How ultra-large ships pose high salvage challenges
A theme of this year’s London International Shipping Week was container ships, coinciding with the first visit to Felixstowe of one of the new class of ultra-large 24,000-TEU vessels.
Even much smaller container ships pose a marine claims challenge when a voyage goes wrong. We are not infrequently reminded that Napoli, which was beached in English waters for salvage purposes, was a vessel of only 2,300 containers while Rena, which grounded off New Zealand, was carrying a mere 1,668.
In that case the wreck removal (still leaving the lower hull on the reef) took over two years at a cost of around US$400M.
Fire cases pose a particular problem as swift intervention is of the essence and locating a suitable port of refuge able and willing to provide space for salvage and post-salvage operations is of critical importance, and they are few and far between.
Steps have been taken internationally to improve co-operation in relation to ports of refuge (for example IMO Resolution A.949(23) and EU equivalents). But a shortage of work has led to a significant reduction in the number of international salvors perceived to be able to respond with the appropriate experience and expertise to a major incident.
Major container lines may prepare contingency plans and conduct simulated disaster scenarios in line with SMS requirements, but there is no real investment in the field by them or by salvors.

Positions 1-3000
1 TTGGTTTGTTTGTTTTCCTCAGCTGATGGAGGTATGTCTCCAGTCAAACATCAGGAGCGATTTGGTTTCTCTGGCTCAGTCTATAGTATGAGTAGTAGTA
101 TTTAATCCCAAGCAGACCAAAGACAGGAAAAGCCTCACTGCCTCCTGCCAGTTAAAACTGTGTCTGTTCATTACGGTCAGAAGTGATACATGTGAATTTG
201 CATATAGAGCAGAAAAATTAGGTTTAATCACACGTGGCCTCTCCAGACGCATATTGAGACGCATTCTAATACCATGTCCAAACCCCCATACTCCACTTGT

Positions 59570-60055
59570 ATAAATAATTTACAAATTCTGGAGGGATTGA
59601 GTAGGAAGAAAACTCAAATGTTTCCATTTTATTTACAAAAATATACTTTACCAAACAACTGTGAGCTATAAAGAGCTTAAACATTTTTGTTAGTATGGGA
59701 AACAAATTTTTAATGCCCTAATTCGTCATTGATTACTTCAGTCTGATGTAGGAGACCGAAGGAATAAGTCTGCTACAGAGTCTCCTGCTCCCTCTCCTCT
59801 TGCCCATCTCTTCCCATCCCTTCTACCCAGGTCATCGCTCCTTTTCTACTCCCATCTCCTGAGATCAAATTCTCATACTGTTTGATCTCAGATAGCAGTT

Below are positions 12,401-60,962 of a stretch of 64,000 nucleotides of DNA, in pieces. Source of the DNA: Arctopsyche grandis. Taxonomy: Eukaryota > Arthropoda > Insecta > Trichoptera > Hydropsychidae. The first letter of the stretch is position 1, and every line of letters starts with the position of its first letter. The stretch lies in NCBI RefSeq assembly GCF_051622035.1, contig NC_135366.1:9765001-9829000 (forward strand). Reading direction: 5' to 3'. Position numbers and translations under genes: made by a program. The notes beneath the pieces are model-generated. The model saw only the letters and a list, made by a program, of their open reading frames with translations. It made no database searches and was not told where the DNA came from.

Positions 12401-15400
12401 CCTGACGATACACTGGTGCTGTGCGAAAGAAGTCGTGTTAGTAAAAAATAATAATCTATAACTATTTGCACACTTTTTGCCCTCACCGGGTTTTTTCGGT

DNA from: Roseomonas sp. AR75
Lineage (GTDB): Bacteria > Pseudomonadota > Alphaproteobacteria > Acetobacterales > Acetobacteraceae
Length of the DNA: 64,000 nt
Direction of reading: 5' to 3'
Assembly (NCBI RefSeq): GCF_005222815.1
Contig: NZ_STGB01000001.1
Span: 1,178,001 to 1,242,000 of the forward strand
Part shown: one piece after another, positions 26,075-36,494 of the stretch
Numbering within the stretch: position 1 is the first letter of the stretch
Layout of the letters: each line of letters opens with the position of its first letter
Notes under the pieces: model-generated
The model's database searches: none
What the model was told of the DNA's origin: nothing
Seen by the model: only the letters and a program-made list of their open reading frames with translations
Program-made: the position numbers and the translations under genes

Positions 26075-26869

This is not helped by major lines chartering in tonnage and outsourcing slots to competitors, leading to multi-party stakeholding, consequent blurred lines in the chain of critical command and the risk of sub-optimal decision making.
So how has the legal and claims handling community responded to the challenge? Inevitably we lag behind, responding to cases with the tools at our disposal.
Ultimately, issues of liability, for example under the relevant contracts of carriage, will be fought if not resolved, with expert evidence pointing towards the cause of fire or grounding within the well-established framework of the Hague Visby Rules, for example.
Upfront, and by that I refer to casualty management, including salvage and general average (GA), a different dynamic often applies. Claims handling in that arena is as much down to co-operation as it is to the underlying legal regimes and supporting contracts. The latter are frequently in a relatively standard format.
The process of the unfolding situation is determined as much, if not more, by party identification and casualty information as by the small print.
To take one example, the voluntary provision of the bay planning file, container manifest and copy bills of lading demonstrating declared container contents within hours of a situation developing can transform the speed and agility not only of salvors and naval architects, but also GA adjusters tasked with the job of collecting GA and salvage security.